What are some benefits to working with a multi-generational team like Nectar?
We see it from all sides. We speak a common tongue, but we all have different dialects and that makes our end products robust, mature, and ALIVE.


GEOFF ROGERS: Millennial

Tell us a memory of your youth involving the hottest tech of that time
I remember going to Blockbuster (!) with my dad to rent movies and begging him to let me go and play the demo Nintendo 64. I just couldn’t believe that there were games with 3D graphics!

What new piece of technology has changed your life the most drastically?
I was late to the world of smartphones, holding onto my flip phone until late 2014 when I got a Nexus 5 that at the time ran Android 4.4 KitKat. Within a week I couldn’t believe I had held out for so long, and within two weeks was completely obsessed with it. It’s hardly a new thought, but I don’t think there are many technologies in recent memory that have so completely changed how we all live our lives and interact with each other. Whether it’s directing me to my Airbnb in a foreign country, or drip-feeding me an unending feed of new Reddit posts, I can’t imagine life without it. It’s easy to get caught up in worrying about the dangers of social media these days, but I think it’s important to remember the incredibly positive ways in which smartphones have connected all of us.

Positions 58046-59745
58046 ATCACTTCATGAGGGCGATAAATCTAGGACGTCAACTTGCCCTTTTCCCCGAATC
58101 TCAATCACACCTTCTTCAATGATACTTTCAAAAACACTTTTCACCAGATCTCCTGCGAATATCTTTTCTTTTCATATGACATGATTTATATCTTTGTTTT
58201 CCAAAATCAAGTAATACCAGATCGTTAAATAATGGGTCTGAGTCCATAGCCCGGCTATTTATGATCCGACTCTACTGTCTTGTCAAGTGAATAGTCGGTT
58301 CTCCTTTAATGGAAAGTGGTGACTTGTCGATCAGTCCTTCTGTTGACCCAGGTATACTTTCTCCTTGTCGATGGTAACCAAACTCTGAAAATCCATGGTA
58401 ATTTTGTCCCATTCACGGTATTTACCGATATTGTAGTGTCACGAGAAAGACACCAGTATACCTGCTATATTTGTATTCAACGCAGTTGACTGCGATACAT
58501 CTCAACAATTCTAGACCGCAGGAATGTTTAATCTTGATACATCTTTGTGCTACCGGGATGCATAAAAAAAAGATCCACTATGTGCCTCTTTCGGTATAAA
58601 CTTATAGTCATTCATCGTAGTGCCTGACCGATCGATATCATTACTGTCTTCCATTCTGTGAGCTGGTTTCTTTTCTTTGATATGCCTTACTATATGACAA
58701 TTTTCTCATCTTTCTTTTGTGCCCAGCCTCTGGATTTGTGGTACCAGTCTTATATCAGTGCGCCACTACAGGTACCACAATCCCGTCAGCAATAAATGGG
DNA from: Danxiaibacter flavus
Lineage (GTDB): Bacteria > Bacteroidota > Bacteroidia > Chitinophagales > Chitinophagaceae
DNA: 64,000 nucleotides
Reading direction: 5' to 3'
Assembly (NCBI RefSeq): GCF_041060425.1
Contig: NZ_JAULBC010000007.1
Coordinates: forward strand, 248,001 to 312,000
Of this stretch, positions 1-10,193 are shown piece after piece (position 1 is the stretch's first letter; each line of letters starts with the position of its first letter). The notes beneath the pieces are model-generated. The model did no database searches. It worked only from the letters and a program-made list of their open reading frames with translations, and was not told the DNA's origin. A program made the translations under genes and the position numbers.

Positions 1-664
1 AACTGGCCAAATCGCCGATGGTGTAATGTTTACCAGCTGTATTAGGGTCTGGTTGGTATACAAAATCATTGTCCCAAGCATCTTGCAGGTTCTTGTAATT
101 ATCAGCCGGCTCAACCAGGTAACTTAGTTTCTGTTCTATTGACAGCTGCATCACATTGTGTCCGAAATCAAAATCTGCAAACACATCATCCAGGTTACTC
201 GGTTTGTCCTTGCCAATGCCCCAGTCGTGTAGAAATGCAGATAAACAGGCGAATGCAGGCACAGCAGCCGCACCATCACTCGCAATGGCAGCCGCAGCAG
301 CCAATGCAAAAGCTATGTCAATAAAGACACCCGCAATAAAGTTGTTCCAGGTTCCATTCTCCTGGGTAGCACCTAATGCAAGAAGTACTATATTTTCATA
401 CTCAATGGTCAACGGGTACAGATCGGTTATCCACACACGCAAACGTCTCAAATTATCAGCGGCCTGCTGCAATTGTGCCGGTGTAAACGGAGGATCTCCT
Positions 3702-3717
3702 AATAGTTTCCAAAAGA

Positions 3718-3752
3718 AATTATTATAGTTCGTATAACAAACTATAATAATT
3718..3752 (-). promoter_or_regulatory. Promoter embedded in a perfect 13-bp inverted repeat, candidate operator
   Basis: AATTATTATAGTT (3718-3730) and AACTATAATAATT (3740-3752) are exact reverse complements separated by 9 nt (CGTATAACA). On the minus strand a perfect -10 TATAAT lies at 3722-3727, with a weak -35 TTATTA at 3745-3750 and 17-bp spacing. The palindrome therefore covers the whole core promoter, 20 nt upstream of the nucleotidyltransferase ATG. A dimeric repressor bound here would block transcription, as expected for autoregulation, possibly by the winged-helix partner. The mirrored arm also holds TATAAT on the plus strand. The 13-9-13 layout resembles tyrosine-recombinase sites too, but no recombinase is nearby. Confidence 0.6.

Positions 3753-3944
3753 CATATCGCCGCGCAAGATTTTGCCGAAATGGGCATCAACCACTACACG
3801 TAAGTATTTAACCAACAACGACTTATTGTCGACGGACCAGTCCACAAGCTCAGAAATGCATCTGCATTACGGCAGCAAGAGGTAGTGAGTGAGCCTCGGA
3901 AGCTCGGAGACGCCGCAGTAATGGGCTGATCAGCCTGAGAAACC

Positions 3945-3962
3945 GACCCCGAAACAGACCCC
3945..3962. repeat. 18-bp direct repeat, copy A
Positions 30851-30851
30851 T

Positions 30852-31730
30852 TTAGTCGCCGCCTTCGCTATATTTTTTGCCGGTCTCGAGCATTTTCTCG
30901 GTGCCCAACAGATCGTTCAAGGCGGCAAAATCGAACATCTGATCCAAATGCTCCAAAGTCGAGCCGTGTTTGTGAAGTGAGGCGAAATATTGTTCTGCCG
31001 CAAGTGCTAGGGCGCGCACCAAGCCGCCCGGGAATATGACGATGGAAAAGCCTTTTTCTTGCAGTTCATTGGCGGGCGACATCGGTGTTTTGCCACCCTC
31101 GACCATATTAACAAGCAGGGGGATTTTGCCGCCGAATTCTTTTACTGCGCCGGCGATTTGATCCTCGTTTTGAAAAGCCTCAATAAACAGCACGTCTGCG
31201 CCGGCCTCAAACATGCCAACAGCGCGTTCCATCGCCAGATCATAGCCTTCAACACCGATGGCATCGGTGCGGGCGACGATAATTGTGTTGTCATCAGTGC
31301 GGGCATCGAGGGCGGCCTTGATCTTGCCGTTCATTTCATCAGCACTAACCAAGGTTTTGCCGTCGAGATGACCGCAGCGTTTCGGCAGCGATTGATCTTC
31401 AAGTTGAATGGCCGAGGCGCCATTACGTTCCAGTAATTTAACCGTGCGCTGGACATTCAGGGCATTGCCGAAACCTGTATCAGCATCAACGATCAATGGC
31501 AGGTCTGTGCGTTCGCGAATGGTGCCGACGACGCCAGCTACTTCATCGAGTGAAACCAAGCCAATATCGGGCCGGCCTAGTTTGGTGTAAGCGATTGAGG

If you have one piece of advice for the generation below you, what is it?
Focus on finding the few things in your life that are really important to you, and take up some kind of mindfulness practice etc. for your mental well-being. We’re all increasingly pulled in a million directions at once in our digital, work, and social lives, and it’s more important now than ever to find time for silence. Words of wisdom from a past coworker: “Don’t sweat the small stuff, and everything is small stuff”.

What are some benefits to working with a multi-generational team like Nectar?
Everyone talks about diversity of gender and ethnicity, and while that is important, diversity of age deserves as much if not more attention. Working with people representing a wide range of ages benefits everyone and provides a much needed widening of perspectives in a company. I think new, young additions to a company can provide an often needed infusion of energy and new ideas, while working with older individuals can provide much needed perspective regarding priorities. They can counter the “newness bias” favoring a focus on what consistently provides value rather than on the latest and greatest thing. Not to mention that cultivating friendships of all ages both keeps you young, and gives you access to a trove of life wisdom that would otherwise be unavailable to you.